Here is Pacifique and his family. His mother and father on either side of him, one brother and his wife and their kids, just outside the family home.
Last Saturday John and Dr. Mike and I headed to the farm, which is a small mud brick house north of Ruhengeri, up in the hills close to the park boundary. So close in fact that last year an elephant came out of the forest and raided a couple of farms, seeming to have a vendetta against pigs – he smooshed every pig he came across for some reason! Fortunately he didn’t harm any people, and after several days went back into the forest without further incident.
Pacifique’s family still raises goats, and their 6 goats and 2 kids were tethered in the back yard. Last month we collected fecal samples and found that they all had internal parasites, so they were treated, and this month is the recheck. They also had their hooves trimmed. These ministrations are always a source of much interest and amusement to the kids in the neighborhood! We always draw a large crowd!
Here’s John trimming hooves.
Here’s Dr. Mike taking photos while the kids watch.
In this neighborhood, everybody works. Here’s a little boy that can’t be more than 3 years old gathering firewood.
And here’s a little girl not more than 5 years old carrying her little sister.
While we were at the farm, Pacifique’s brother mentioned that one of the goats seemed a little quite today, so Dr. Mike and I gave her a complete physical examination. Her body temperature was normal, her heart rate and respiratory rate were normal, and her rumen (stomach) was contracting normally, but her lips and gums were a little dry. She was probably a bit dehydrated, which is not a surprise. His family must walk 3 kilometers for water that must serve the family and the animals. One of John’s recommendations to the family is to build a rain catchment system so that there is enough water, easily accessible, for people and livestock. We will work with the family to find the resources to accomplish this.
Another difficulty for these families is fuel (remember the little boy collecting fire wood…). Many people use charcoal, which requires that large numbers of trees be cut, and processed in large kilns. Unfortunately people in need are not above going into the forest.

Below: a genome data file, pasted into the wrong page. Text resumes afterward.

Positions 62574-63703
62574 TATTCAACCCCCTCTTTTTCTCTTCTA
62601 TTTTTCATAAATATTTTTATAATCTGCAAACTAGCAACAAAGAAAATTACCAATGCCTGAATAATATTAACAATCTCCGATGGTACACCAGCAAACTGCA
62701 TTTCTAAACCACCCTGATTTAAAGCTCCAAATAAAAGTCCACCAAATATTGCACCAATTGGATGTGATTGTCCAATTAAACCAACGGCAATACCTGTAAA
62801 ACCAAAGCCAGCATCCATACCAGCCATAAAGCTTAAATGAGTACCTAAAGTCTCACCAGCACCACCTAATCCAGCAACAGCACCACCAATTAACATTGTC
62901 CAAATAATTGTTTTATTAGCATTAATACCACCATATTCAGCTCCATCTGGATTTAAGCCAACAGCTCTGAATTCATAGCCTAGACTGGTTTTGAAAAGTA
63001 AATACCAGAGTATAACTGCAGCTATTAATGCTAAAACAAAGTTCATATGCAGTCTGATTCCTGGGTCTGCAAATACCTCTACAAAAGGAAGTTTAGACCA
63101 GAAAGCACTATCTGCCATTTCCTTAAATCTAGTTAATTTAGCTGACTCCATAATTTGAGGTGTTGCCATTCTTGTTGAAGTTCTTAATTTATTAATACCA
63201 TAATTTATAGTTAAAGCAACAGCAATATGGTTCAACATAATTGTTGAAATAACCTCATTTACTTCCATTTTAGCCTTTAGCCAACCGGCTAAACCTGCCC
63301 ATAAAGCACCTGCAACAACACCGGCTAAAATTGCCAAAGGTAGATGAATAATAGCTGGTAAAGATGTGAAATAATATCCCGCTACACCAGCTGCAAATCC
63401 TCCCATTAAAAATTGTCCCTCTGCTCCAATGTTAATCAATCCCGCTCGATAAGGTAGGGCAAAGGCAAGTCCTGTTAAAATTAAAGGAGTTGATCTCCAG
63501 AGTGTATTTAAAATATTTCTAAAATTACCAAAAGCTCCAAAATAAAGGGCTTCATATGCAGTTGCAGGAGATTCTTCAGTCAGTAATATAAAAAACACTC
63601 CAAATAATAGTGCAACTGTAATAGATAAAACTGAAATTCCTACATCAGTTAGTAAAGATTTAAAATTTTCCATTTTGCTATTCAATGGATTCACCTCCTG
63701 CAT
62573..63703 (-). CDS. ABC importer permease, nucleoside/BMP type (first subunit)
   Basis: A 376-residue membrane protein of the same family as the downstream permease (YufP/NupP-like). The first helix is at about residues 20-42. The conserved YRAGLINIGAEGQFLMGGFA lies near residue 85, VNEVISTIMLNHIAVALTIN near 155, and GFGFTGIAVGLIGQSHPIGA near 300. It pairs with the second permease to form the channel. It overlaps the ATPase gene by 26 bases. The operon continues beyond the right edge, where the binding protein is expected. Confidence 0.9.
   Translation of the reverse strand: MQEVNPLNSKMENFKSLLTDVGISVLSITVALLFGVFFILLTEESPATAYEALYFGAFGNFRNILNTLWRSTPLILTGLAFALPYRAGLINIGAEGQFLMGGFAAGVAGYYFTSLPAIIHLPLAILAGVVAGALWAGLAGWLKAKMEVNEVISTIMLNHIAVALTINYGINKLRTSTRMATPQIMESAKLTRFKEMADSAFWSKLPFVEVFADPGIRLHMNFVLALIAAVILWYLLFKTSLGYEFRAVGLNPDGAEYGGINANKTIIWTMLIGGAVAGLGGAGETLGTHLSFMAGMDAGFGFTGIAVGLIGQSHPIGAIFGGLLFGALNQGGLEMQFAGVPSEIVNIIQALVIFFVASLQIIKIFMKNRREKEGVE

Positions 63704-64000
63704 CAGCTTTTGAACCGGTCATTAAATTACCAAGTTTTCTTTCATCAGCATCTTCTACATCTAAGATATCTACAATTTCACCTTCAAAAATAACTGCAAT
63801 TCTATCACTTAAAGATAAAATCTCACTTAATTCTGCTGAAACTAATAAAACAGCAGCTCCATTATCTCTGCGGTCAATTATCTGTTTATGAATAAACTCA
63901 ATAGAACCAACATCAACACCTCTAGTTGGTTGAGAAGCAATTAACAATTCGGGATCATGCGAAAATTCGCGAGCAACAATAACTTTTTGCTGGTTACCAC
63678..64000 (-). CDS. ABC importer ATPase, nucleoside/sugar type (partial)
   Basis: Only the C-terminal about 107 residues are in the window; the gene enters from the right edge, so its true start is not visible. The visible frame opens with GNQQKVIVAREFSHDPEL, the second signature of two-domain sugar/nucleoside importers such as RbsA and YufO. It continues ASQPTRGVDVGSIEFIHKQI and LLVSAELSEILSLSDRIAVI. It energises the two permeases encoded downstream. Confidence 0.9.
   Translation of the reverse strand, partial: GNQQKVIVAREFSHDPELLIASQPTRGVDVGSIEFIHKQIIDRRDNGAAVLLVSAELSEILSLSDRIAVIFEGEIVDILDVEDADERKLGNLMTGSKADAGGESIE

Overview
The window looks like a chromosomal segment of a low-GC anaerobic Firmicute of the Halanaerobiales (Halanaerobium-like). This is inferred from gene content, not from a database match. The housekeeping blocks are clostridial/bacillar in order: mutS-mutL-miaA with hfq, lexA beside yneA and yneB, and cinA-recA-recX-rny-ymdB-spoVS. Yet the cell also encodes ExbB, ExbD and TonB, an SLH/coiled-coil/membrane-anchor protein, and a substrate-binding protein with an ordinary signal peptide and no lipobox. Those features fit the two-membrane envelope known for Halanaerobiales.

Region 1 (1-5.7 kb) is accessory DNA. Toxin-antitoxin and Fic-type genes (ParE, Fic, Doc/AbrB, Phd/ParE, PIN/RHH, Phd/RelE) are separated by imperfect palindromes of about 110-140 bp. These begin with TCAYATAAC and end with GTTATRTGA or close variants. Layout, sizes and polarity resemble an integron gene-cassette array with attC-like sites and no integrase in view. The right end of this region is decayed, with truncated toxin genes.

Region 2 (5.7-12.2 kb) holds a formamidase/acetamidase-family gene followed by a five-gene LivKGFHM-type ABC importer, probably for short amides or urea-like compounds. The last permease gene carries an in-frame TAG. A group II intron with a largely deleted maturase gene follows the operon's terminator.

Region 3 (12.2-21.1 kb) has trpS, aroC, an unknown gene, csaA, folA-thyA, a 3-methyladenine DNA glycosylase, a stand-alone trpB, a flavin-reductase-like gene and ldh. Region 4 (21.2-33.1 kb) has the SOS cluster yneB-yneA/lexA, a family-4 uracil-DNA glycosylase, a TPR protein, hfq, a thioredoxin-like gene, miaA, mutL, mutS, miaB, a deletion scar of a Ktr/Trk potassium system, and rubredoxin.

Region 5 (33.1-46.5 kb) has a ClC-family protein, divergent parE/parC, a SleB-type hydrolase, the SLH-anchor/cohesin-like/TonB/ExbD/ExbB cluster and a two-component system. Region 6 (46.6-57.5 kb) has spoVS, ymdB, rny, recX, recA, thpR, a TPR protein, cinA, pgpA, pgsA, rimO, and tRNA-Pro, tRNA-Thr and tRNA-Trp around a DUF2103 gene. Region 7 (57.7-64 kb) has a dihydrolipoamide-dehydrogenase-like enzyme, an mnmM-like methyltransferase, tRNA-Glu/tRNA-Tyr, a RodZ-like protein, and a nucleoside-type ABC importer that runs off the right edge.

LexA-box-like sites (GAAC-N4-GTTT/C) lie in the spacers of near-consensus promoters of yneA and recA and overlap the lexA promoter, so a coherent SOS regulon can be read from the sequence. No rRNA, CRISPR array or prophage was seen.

Here is a charcoal kiln near Pacifique’s home.
This kiln uses wood from a eucalyptus grove planted for this purpose. But there is a better alternative. In DRC (Congo) the park service (ICCN) is building presses that make bio-bricks out of wood shavings, soy husks, shredded paper, etc. This is a wonderful alternative to charcoal, and is extremely environmentally friendly. They are distributed to families around the park, and people can make and sell the bricks as a livelihood. This not only helps these families, but discourages the use of illegal charcoal, which is a HUGE problem in Congo. Last month Dr. Jacques met John and me at the border with a press, and MGVP introduced the first bio-brick press to Rwanda! Immaculee, one of our other Farm Partners, will start a business here in Ruhengeri, and we will be her first customer!
Here are the presses in Rumangabo,Congo.
And here is an example of the bio-brick.
It is our plan to develop a few farms in villages all around the park. These will serve as models for others in the neighborhood, and the ideas and technology will spread to other families. It is hard work, and slow work, but so very rewarding to work with families like Pacifique’s and Immaculee’s. These are hard working, deserving people who can see the benefit of environmentally friendly options. Who are not only our partners, but our friends. And at the end of the day, THEY will help keep gorillas healthy and happy in their environment.